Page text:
Government officials raise concerns about Facebook cryptocurrency
Department of Finance working group has a list of reservations about Libra
Concerns about Facebook’s new cryptocurrency, Libra, relate to money laundering, taxation, data protection and other issues. Photograph: Niall Carson/PA Wire
Officials at the Department of Finance have raised concerns about Facebook’s new cryptocurrency, Libra, in relation to money-laundering, taxation, data protection and other issues.
Documents obtained under the Freedom of Information Act highlight concerns raised by a working group that was established in the department in March 2018 to monitor cryptocurrencies, stablecoins and Central Bank digital currencies.
A detailed working paper on Libra by the group, dating from August, outlines a number of issues with the currency.
“Concerns were almost immediately expressed centred on the stability of Libra, taxation, anti-money-laundering/counter-terrorism financing, consumer protection and safeguarding assets, data protection, and systemic risks and effects on monetary policy,” it said.
“While the reserve means Libra is likely to be less volatile than other cryptocurrencies, it will still fluctuate in value as exchange rates fluctuate. The reserve may be invested in low-volatility assets and designed for value preservation, but this does not guarantee stable values.”
A separate summary document notes that “importantly, no banks have joined the association” and that “ultimately the success of the initiative will depend on the rate of adoption, and the willingness of consumers to use cryptocurrency as an alternative means of payments”.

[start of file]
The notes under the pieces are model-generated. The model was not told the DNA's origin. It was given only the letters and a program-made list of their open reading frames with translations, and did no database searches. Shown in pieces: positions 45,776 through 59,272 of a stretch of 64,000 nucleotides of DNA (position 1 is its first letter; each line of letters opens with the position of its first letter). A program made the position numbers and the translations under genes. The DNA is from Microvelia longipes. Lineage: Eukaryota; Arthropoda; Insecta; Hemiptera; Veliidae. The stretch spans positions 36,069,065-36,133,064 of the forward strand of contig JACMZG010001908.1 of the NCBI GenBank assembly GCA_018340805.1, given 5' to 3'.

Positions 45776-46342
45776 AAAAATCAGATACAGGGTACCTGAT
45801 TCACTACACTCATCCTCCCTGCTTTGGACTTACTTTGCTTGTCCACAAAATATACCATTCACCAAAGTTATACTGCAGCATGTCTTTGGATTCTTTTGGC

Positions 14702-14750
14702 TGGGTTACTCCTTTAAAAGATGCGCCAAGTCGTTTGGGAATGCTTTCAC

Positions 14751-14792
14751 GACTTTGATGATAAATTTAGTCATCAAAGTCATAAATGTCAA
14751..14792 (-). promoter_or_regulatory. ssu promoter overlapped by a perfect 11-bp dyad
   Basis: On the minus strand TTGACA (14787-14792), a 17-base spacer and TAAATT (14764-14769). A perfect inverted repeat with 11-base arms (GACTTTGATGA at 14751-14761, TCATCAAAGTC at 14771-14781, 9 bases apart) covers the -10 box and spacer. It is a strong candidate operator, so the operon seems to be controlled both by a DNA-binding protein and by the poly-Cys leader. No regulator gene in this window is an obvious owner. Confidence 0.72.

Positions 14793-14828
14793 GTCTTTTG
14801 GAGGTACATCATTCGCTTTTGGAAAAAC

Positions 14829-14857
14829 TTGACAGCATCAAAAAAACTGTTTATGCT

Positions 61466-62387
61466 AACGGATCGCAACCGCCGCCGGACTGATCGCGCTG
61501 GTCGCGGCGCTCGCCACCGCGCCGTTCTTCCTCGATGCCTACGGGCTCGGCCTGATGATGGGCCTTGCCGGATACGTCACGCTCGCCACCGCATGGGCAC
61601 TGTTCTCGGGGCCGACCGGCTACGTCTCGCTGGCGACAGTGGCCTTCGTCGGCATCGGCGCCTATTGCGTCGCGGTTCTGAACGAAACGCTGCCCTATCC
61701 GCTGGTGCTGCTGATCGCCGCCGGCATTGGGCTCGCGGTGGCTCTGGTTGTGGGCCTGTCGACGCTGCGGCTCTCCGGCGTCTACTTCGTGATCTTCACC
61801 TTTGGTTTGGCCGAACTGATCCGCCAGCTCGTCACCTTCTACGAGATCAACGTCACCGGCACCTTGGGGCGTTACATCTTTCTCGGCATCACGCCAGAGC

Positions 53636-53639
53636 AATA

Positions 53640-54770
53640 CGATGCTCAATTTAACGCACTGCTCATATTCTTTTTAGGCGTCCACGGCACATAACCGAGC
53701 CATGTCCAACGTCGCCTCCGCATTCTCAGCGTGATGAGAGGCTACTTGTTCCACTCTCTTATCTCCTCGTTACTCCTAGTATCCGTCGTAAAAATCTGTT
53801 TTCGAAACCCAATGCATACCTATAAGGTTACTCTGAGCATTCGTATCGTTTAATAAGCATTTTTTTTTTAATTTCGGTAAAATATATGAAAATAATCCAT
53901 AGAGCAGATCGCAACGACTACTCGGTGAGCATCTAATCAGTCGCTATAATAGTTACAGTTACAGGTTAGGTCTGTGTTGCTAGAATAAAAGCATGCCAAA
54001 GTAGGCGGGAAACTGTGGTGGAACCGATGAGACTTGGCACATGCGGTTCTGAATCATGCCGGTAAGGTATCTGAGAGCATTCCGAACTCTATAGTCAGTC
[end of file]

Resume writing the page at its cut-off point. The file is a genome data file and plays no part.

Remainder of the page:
It is unclear how future regulation of Libra will work, with the department saying it was “premature” to have concrete measures at this time, although they are monitoring the situation closely.
It notes that two European Banking Authority reports state that crypto assets typically fall outside the scope of current EU financial services regulation, while there are exceptions to those classed as financial instruments.
The European Commission is currently conducting an analysis to assess whether action is appropriate and feasible in relation to crypto assets.
The working paper also notes that, when implemented in January 2020, the fifth anti-money-laundering EU directive will stipulate that “providers engaged in exchange services between virtual currencies and fiat currencies, as well as custodian wallet providers, will come within the scope of the AMLD [anti-money laundering directive]”.
A spokeswoman for the Department of Finance said it was “premature to suggest new policy recommendations” for cryptocurrencies.
“The department and the working group are fully engaged with working groups set up by the G7 and G20 to monitor Libra, and will consider recommendations in line with developments at an EU and global level,” she added.
The spokeswoman said that, if released, Libra is likely to be first made available to Facebook and WhatsApp users. “Through the working group, the department has been monitoring developments in cryptocurrencies and stablecoins and will continue to consider any potential risks that Libra may pose to the Irish economy and consumers,” she added.